Design of optimal patient-specific chemotherapy protocols for the treatment of acute myeloid leukemia (AML) Academic Article uri icon


  • AML is a cancer of the blood and bone marrow which results from the combined effects of genetic mutations, aberrant interactions in the microenvironment and altered networks of complex chemical reactions at the molecular and cellular level, some of which can be targeted with anti-neoplastic drugs called chemotherapy. AML can be treated with chemotherapy, the types and doses of which are dependent on characteristics of the patient, the sub-type of the tumor and the use of other, often synergistic, anti-cancer drugs, and the do ses for which are limited by toxic adverse effects of treatment. Current treatment protocols are designed based on pre-clinical animal experiments and on empirical clinical trials as well as the acquired experience of subspecialist physicians. Mathematical modeling can assist in improving chemotherapy effectiveness and limiting toxicity through a systematic approach in designing treatment protocols. Specifically, these mathematical models should enable a description of the normal and the leukemic cell populations as dependent on disease characteristics (cell cycle distribution into phases, proliferation rate, initial disease and normal population state) and on physiological characteristics of the patient such as age, sex, body surface area that control and define the drug kinetics (concentration profile in tumor site). Such a model can then lead to an optimal management of the available drug kinetics in order to effectively eradicate the maximum possible tumor volume while limiting toxicity of the normal cell population and that will be maintained within certain defined limits.Herein, a model is presented for the first cycle of chemotherapy induction treatment for AML using daunorubicin (DNR) and cytarabine (Ara-C) anti-leukemic agents, a standard intensive treatment protocol for AML. The proposed model combines critical targets of drug actions on the cell cycle, together with pharmacokinetic (PK) and pharmacodynamic (PD) aspects providing a complete description of drug diffusion and action after administration. Tumor-specific characteristics, such as tumor burden and cell cycle times, as well as patient-specific characteristics, such as gender, age, weight and height, are incorporated into the model in an attempt to gain insights into the personalized cell dynamics during treatment. Moreover, an optimal control problem is formulated and solved so as to obtain the chemotherapeutic schedule which would maximize leukemic cell kill (therapeutic efficacy) while minimizing death of the normal cell population, thereby reducing toxicities. Simulation results for a standard treatment protocol are obtained for a patient case study; an optimized treatment schedule is also obtained and the cell populations are analyzed and compared in detail for both the standard and the optimized treatment protocols. 2013 Elsevier Ltd.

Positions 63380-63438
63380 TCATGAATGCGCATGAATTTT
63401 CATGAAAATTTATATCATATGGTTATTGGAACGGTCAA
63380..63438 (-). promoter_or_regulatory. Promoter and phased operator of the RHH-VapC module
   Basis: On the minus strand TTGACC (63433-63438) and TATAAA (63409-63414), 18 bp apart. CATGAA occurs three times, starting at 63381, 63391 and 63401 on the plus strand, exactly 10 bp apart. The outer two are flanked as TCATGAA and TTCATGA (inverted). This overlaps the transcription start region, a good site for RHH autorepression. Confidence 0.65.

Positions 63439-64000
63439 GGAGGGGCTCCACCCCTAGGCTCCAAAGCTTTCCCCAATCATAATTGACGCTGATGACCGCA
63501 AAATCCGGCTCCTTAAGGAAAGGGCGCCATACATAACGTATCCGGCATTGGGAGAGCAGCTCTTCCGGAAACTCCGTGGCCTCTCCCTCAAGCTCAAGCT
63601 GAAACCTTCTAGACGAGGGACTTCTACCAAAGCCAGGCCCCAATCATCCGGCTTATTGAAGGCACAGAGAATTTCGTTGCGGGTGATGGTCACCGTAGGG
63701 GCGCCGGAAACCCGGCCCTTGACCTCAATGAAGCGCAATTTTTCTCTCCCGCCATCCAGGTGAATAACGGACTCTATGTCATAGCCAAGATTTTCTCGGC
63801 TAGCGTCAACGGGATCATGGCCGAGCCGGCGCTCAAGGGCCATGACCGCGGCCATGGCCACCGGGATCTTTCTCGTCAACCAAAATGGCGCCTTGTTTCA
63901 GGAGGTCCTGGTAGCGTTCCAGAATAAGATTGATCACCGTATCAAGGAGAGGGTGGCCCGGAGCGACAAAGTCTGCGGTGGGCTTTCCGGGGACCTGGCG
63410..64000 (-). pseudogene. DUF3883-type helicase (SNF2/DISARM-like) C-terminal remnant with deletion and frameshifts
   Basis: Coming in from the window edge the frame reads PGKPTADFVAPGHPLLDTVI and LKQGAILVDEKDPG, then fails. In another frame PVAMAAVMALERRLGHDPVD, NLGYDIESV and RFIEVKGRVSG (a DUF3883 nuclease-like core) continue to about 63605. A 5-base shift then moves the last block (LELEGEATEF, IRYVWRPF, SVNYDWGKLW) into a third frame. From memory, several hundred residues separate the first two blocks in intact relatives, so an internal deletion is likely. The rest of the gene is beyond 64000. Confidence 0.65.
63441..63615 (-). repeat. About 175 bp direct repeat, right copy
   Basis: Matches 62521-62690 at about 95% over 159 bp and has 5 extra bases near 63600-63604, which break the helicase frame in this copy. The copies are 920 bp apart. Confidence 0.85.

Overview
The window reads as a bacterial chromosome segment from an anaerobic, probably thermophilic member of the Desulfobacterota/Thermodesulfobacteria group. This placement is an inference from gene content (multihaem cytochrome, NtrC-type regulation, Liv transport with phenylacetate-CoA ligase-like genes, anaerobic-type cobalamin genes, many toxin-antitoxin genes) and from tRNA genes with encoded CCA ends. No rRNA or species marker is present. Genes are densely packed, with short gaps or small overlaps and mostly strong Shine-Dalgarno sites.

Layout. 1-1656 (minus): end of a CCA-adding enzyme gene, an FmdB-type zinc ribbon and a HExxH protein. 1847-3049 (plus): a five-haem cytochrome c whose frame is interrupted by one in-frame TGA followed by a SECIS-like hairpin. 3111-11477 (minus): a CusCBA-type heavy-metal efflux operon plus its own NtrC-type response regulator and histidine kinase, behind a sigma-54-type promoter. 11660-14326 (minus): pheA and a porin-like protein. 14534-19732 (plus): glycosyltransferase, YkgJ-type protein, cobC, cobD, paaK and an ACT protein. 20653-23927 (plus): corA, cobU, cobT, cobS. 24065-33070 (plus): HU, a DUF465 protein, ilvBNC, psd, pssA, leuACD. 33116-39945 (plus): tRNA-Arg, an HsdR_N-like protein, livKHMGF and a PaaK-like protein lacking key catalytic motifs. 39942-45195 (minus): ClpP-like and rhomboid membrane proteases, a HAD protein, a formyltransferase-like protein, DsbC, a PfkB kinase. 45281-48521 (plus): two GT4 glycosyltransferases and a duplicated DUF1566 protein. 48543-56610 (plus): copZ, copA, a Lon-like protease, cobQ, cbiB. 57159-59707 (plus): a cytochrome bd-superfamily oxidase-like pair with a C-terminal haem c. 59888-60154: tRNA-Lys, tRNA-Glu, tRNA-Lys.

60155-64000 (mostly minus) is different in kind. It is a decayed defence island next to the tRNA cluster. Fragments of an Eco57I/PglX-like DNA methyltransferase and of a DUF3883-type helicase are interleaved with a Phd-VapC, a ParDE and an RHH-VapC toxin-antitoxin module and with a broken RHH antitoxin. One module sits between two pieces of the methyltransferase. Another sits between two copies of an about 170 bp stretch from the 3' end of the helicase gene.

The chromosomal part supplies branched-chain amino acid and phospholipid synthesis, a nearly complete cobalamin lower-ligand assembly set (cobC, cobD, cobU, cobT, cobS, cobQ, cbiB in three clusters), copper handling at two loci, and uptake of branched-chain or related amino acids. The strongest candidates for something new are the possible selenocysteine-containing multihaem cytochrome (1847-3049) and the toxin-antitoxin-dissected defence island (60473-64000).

published proceedings


author list (cited authors)

  • Pefani, E., Panoskaltsis, N., Mantalaris, A., Georgiadis, M. C., & Pistikopoulos, E. N.

citation count

  • 26

complete list of authors

  • Pefani, Eleni||Panoskaltsis, Nicki||Mantalaris, Athanasios||Georgiadis, Michael C||Pistikopoulos, Efstratios N

publication date

  • October 2013